Luke 1: 26-45


What the world needs now is joy! There is power in joy. Power to overcome, power to see the Holy Spirit at work. The ancients who created the liturgical calendar knew it – for in the midst of the penitential season of advent, in the darkness of winter, there was added “Gaudete”  Sunday! Gaudete is latin for “rejoice!” On this third Sunday of advent, we light the rose candle and rejoice at the coming of the Lord. We rejoice for Advent and Christmas is where the sublimely holy and the utterly common meet. It is where all of the authority and majesty and promise of our loving God enters in an unexpected way, into the daily routine of human life. Luke presents the events leading up to the birth of the Christ child in a celebratory and even joyous tone.  And indeed there is much to be joyful about, when heaven and earth connect. We marvel at the events of the annunciation.  “Greetings, favored one!” and the response of Mary, “Here am I, the servant of the Lord.” We relish the words of the angel Gabriel, “nothing shall be impossible with God!” We rejoice with Mary and Elizabeth as they share this time of wonder and excitement.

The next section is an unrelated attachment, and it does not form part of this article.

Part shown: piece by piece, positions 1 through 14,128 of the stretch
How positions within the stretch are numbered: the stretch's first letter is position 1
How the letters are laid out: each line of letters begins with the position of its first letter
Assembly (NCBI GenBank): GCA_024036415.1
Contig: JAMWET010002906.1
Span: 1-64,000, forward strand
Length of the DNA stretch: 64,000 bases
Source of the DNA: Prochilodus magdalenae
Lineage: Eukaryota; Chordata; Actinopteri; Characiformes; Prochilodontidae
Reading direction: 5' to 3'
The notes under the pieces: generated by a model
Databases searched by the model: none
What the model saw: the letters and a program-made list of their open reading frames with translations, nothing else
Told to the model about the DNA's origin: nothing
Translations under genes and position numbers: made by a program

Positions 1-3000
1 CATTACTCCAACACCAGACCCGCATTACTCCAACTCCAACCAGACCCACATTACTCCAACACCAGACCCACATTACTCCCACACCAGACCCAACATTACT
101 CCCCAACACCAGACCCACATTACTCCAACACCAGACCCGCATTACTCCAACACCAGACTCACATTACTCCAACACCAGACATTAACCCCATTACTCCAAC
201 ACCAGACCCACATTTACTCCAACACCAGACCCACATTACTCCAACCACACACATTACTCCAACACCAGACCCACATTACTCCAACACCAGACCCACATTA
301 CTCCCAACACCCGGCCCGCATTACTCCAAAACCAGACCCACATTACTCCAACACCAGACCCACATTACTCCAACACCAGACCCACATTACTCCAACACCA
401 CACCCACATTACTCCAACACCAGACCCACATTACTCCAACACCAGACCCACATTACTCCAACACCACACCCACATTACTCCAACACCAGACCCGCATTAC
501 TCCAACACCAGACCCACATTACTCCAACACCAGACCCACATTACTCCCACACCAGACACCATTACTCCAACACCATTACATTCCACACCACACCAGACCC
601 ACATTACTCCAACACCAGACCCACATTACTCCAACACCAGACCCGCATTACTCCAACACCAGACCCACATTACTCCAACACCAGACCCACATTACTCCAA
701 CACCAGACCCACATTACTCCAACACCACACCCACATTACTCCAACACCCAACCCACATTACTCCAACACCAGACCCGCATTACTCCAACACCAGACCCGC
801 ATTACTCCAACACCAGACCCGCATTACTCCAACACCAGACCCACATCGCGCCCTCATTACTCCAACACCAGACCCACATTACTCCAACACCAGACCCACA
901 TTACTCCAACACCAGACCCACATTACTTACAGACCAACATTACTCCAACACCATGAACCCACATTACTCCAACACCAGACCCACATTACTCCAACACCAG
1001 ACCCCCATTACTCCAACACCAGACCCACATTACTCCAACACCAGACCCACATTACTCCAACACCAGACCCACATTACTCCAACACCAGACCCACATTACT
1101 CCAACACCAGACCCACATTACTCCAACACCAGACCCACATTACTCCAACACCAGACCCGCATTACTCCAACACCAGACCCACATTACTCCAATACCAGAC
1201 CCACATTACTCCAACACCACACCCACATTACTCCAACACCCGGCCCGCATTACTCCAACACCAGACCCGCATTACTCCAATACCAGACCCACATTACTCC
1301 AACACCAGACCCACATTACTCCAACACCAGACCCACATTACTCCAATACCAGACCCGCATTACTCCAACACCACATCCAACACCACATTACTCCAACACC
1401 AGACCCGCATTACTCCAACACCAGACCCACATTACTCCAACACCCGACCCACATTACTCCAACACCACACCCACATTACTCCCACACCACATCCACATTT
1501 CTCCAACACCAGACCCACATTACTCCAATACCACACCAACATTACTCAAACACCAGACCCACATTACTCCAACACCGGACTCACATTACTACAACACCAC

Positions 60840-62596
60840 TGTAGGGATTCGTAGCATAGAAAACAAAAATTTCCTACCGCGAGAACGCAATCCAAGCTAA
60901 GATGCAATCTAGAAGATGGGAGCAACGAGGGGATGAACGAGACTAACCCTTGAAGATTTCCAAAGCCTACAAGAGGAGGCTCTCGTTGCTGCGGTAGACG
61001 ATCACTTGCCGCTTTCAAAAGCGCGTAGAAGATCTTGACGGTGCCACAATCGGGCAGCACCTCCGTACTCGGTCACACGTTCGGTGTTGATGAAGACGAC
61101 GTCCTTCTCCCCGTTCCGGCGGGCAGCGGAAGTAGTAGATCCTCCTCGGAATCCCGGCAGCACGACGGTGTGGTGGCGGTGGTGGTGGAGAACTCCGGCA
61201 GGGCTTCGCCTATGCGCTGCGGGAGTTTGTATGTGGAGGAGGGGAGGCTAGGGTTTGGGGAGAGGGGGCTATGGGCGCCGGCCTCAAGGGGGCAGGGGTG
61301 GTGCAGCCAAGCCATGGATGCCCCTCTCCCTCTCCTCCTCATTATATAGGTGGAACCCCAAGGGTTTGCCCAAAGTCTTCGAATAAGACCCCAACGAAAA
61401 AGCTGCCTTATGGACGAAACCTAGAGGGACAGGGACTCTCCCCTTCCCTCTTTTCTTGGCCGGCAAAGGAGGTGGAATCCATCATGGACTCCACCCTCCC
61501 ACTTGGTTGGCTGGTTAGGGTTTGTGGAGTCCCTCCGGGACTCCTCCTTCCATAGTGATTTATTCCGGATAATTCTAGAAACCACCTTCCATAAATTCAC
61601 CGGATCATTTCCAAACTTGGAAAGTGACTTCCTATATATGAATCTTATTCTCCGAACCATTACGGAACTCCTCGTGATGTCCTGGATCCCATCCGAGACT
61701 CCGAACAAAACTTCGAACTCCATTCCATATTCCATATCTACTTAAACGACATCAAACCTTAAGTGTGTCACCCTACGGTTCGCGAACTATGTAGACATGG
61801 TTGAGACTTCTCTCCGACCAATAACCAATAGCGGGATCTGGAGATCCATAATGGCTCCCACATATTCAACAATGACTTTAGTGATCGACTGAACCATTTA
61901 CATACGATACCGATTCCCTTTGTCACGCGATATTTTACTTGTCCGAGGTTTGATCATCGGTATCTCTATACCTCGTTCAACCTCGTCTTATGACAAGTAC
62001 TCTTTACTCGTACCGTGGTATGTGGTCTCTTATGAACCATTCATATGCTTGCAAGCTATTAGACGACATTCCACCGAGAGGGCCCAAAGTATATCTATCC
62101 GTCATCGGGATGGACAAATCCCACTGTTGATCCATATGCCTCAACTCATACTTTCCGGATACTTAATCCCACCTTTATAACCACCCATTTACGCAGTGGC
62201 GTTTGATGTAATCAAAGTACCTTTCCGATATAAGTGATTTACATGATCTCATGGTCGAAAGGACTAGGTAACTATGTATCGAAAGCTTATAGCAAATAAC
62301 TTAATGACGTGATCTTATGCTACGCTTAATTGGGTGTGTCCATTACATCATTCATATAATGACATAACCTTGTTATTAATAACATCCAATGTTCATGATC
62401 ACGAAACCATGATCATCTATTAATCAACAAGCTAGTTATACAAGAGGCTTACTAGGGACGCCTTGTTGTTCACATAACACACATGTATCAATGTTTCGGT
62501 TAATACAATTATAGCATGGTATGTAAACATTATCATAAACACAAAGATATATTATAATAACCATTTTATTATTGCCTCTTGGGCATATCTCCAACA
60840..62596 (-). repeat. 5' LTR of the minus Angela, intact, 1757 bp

There is a problem however. The problem comes when we look back longingly and regard this as an isolated time in history when the grace of God came down and touched the life of a young Jewish woman. When we believe that all of the joy and favor were doled out then and are no longer available now. When we believe that God is no longer active in our world today.  Most of us would readily agree that God was actively involved in the lives of Mary and Joseph,  and even Zechariah and Elizabeth, yet how many of us would truthfully say that we believe God to be an active character in the story of our lives? I am not saying we don’t believe in God, I am saying that we very often view God as fairly passive – in the background of our lives, just watching, waiting, being supportive. Remember the Better Midler song, “God is watching us, God is watching us, God is watching us…from a distance.” Kind of like that. When we forget that God is active in our lives we risk losing the power of joy that comes through a living and alive relationship with God. Of course, God watches. But God is also involved – God does all kinds of things — great and small, mighty and insubstantial, mundane and miraculous, God is constantly at work, constantly aware. More than that, God regularly uses people to point out and tell about what God is doing. And God still rejoices in entering our lives in unexpected ways.

Have any of you ever read the book by Barbara Robinson, “The Best Christmas Pageant Ever?” I love this story because it is a reminder of God’s amazing sense of joy and wonder and the lengths to which he will go to draw us into his story of love for all humanity.